For most people the word “spam” isn’t exactly synonymous with haute cuisine, and more likely to be used in reference to e-mails about teeth whitening, pyramid schemes or from a disposed Kenyan prince who wants you to forward your bank details.
If it is thought of as a foodstuff, then spam is seen as meat for the financially insecure – naff tinned pork that only sells in a global economic crisis. For many people it conjures up images of postwar economic recession, bad camping trips and other foods from the days of rationing, like powered eggs and bully beef.
In the 1970’s the reconstituted salt-pork was so ubiquitous in Europe thanks to economic and agricultural scarcity that it was served practically everywhere. The surreal British comedy troupe Monty Python famously mocked it in a television sketch, in which a frustrated married couple enter a café only to discover that everything on the menu contains liberal quantities of the mystery meat. Spam’s image took a serious blow.
So you might be surprised to learn that spam has gone through a bit of an image regeneration in the last few years, and is a key ingredient in many high end, 5-star establishments. This stems from a remarkable incident in 2009, when Vinny Dotolo of the LA eatery Animal paired it with foie gras in a move that shocked the world of fine dining.
Love it or hate it, spam has been a pantry staple in America and around the world for almost eight decades. During the Great Depression, the gelatinous pork product was first devised by Jay Hormel, the son of the company’s founder, George Hormel way back in 1937. By 1940 the new wonder-food was consumed in over 70% of American homes. Nowadays it’s a staple of many a classy kitchen.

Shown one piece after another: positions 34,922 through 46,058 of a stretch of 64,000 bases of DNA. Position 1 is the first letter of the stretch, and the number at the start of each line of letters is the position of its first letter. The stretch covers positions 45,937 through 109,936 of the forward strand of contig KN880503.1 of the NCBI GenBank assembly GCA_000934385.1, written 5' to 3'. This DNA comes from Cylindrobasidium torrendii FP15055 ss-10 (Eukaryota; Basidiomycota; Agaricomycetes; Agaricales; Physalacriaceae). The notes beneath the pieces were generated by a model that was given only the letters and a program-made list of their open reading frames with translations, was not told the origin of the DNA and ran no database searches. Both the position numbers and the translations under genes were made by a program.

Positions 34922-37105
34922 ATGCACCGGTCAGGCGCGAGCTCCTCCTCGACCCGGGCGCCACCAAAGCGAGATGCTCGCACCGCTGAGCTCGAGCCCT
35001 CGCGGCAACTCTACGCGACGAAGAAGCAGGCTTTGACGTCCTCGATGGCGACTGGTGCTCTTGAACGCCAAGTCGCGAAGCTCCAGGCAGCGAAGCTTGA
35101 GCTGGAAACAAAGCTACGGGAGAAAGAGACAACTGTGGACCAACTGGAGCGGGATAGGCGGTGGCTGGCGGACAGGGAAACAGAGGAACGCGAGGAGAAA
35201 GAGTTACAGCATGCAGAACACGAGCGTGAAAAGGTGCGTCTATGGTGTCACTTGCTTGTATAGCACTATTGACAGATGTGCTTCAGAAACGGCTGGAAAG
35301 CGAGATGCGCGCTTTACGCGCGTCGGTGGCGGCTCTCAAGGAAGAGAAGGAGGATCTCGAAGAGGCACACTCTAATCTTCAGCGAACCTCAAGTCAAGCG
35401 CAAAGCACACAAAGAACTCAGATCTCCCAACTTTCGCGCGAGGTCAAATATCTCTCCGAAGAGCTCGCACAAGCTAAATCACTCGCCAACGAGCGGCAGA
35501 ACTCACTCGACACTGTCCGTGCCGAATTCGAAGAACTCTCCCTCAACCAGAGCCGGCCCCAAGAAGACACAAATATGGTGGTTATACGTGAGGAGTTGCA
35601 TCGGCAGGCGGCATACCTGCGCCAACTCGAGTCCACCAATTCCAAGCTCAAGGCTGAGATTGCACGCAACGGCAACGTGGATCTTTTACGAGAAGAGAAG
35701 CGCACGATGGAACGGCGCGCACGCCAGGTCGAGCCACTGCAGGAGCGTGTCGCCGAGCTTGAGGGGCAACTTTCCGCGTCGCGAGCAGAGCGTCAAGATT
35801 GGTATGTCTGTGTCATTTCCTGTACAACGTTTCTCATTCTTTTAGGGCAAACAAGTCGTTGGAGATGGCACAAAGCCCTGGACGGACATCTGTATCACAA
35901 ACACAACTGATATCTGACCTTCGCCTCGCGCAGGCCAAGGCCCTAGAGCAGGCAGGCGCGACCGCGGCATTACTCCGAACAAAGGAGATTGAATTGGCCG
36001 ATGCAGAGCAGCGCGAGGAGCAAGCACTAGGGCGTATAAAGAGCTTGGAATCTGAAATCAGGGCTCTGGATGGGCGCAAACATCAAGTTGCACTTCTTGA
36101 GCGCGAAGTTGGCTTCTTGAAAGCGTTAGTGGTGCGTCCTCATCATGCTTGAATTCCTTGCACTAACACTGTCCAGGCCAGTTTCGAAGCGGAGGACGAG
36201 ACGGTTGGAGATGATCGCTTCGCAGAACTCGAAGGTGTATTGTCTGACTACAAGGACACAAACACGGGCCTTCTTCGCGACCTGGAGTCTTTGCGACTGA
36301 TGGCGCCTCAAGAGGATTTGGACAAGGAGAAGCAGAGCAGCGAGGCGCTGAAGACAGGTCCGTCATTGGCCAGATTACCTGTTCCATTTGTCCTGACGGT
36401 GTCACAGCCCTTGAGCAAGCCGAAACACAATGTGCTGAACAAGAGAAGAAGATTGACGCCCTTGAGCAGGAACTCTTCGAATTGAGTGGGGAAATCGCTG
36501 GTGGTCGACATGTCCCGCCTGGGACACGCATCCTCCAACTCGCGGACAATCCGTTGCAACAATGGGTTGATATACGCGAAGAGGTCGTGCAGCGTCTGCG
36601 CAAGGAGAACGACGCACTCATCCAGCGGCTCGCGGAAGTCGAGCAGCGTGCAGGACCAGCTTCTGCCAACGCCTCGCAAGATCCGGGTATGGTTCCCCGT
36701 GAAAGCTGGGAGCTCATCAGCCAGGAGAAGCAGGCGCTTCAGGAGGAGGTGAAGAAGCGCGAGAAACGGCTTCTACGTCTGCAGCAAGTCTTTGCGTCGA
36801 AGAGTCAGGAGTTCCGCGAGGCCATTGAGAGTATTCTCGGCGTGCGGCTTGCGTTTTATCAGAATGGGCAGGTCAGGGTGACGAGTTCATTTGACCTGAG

The LA-based chef Sharon Wang of Sugarbloom Bakery grew up with Spam in Taiwan. She started cooking with it professionally around 2012, pan-fried with potatoes, asparagus and poached eggs, and when she stopped, customers complained. Other establishments have been following suit, such as Danji in New York, and New York Sushi Ko including spam fried rice on a $135 tasting menu.
In Hawaii the canned pork has far sunnier and more positive connotations, and is often featured as an extra ingredient in specially adapted sushi, where it is combined with rice, chilli, cucumber and fig leaves to create something scrumptious. Hawaiian restaurants have capitalised on the meat’s popularity by adding it to their menus with gusto.
I never thought I’d hear myself say it, but I really fancy some spam now. Looks like Monty Python was right: we might be seeing Lobster Thermidor aux crevettes with a Mornay sauce, garnished with truffle pâté and a fried egg on top with spam on our menus after all!